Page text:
Before College: Strategies for Your Pre-College Finance Plan

We’ve described affordability crisis in postsecondary education. Simply put — there’s not enough money for low and middle-income Americans to pay the exploding price of education after high school.

But don’t give up! Whether you want your child to college or hope to go there yourself, you can make it more affordable with an effective plan for keeping such learning within your means — a Pre-College Finance Plan.

A Pre-College Finance Plan includes strategies you select and implement to maximize your financial resources for postsecondary learning and to reduce your postsecondary costs. Begin your plan as soon as possible, because some of these strategies are very time sensitive. But if you don’t yet have a Pre-College Finance Plan remember, it’s never too late start one.

Here’s a breakdown of possible strategies for this plan. They’re divided by the four phases in the 18 – 19 year lifespan of one who begins postsecondary study within a year of finishing high school. But even if those aren’t your circumstances, many of the can still help you.

Birth – Elementary School

  • Invest and Save: The earlier you start, the better, even if you don’t have much to put away.
  • Promote Math, Reading, and Writing: These can help children capture scholarships later.
  • Teach Money Basics: Educating little ones on money basics now can help them handle it wisely in college.

Middle School

  • Identify General Career Directions: It’s too early to decide if children should study brain surgery, but not to early to recognize their interest in, say, health care or the sciences. This’ll help cut college expenses in many ways.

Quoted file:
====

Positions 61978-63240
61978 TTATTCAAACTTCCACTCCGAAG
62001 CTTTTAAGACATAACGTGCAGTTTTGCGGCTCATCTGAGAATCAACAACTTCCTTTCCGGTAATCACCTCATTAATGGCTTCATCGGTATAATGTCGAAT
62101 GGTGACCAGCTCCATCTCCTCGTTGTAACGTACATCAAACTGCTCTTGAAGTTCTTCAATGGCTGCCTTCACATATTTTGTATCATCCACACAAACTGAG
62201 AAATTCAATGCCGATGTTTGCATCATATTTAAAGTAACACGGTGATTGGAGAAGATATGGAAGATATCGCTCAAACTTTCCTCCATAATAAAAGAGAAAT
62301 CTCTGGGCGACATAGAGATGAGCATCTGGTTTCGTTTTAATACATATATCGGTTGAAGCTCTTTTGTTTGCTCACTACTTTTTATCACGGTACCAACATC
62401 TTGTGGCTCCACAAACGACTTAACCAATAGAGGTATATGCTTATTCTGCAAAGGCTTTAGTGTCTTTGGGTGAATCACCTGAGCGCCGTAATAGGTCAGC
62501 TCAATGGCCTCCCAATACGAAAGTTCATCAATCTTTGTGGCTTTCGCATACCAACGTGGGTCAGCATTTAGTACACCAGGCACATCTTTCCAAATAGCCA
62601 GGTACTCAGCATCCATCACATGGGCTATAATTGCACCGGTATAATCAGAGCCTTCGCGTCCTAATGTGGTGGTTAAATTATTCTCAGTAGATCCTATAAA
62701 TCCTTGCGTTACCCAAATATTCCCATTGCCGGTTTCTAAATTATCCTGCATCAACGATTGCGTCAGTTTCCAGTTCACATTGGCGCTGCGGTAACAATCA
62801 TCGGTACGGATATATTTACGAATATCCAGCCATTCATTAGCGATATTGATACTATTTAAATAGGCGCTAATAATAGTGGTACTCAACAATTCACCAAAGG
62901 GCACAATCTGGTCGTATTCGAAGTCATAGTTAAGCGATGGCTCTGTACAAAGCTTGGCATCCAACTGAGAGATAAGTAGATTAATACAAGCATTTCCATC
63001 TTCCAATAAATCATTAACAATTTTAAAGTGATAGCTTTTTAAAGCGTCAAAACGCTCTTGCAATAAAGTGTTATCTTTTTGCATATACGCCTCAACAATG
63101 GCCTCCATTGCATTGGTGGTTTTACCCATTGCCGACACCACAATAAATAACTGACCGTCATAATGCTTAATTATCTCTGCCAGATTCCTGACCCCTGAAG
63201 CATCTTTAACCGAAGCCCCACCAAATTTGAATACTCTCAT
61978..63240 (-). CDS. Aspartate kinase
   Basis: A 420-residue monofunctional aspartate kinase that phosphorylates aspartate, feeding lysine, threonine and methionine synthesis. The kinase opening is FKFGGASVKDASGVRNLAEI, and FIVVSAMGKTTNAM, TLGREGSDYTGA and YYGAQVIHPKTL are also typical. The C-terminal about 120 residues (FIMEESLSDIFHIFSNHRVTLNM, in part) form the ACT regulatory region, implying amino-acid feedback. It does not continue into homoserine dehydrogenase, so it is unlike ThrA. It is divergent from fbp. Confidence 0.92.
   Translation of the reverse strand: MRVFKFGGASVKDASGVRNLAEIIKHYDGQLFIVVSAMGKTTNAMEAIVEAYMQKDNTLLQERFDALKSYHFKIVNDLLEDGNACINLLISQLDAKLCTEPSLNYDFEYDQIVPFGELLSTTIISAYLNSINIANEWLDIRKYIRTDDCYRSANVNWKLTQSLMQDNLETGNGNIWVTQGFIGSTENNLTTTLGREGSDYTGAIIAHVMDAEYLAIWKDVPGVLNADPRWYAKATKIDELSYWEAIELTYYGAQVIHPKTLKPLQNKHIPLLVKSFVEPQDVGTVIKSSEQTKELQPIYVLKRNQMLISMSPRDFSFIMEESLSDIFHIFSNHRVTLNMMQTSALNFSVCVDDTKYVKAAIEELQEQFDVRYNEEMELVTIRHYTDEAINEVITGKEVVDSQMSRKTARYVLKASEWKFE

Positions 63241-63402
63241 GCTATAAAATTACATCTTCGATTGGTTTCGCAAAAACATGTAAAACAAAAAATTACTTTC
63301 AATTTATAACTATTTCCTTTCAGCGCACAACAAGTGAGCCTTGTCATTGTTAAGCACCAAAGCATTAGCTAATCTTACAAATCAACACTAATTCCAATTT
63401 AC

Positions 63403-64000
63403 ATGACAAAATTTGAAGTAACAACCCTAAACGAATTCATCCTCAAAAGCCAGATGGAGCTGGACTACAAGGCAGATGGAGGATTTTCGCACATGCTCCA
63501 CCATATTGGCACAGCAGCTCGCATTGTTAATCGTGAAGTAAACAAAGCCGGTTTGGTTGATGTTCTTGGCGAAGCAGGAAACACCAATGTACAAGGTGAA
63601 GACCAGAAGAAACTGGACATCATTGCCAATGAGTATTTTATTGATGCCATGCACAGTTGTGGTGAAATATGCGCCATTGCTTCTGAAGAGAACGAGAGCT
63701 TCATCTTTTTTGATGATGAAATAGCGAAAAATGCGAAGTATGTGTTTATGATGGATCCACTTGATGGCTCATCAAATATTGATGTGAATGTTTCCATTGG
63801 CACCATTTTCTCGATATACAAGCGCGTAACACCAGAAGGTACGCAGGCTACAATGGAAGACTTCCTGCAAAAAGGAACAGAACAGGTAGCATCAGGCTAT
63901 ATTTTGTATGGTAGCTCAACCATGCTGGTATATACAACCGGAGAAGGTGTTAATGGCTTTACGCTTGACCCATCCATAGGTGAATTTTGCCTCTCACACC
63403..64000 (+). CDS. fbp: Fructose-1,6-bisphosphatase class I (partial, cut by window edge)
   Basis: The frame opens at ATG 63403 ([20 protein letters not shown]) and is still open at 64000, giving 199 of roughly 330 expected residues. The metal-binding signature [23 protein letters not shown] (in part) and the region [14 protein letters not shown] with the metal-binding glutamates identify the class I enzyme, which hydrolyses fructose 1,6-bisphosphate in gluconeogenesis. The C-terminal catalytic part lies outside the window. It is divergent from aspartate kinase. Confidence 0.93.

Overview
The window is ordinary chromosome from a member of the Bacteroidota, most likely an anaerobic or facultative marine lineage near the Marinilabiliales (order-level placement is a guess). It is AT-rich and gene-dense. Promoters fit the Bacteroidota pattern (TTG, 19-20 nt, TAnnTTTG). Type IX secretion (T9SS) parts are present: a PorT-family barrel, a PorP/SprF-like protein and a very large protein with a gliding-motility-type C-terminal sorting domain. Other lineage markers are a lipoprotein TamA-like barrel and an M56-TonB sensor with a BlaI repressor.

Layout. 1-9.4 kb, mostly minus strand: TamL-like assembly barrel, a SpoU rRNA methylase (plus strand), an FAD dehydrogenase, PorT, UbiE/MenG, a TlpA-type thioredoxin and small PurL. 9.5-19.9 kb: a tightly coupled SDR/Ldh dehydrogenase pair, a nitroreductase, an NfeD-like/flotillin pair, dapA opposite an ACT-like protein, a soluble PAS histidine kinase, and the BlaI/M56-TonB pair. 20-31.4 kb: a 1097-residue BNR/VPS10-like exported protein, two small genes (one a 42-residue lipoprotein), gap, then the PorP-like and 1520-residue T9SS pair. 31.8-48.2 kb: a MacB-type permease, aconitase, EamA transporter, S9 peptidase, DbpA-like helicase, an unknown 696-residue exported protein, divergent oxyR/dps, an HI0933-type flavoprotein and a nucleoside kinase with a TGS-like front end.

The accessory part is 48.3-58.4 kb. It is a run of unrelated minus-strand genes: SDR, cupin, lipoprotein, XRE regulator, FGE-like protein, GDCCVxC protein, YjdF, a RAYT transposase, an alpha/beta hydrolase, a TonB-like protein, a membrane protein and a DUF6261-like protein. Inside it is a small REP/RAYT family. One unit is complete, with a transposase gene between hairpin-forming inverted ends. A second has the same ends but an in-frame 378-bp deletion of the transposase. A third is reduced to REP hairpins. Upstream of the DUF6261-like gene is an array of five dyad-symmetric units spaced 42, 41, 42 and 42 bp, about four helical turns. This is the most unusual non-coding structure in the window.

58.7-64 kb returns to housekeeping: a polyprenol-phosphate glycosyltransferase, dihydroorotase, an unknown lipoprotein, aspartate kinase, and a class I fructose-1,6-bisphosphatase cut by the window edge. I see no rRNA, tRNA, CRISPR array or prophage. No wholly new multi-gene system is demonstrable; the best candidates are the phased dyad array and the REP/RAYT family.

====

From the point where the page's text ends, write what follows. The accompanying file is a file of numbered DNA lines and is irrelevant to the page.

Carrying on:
• Start Enhancing Online Skills: Even after COVID-19, web-based communication and research will be increasingly critical in navigating America’s education and scholarship systems.

High School Years 1 – 3

  • AP and Dual Credit Courses: Students can generate big savings by taking college-level courses in high school, then transferring those credits to quicken postsecondary completion.
  • Community and Extracurricular Activities: These helps make students stronger scholarship candidates.
  • Scholarship Search: Start this in the spring of junior year.
  • Summer and Part-Time Work: Student employment can generate significant savings and other postsecondary financial resources.
  • Political Activism: Work in your own, and your country’s, interests by pushing to make federal and state financial aid programs better serve needy students.

High School Senior Year

  • Dates and Deadlines: They make a big difference in whether students get grants and scholarships.
  • Rip-Offs and Scams: Beware of crooks as you seek and apply for financial aid, and understand games postsecondary schools play in disclosing their costs and scholarships.
  • Comparative Shopping: Select schools that are good fits, but don’t shun community colleges as a place to start. Be careful about high-priced private and out-of-state public colleges. Avoid profit-driven schools.
  • Year One Preparation: Help students prepare to live frugally and independently — e.g. to manage money, do laundry, cook meals (if they’re not living on-campus or at home), etc. You’d be surprised how much can be saved.

College Affordability Solutions will post an article about each of these strategies every Wednesday for the next 15 weeks. So become a follower of this website to make sure you get the latest!

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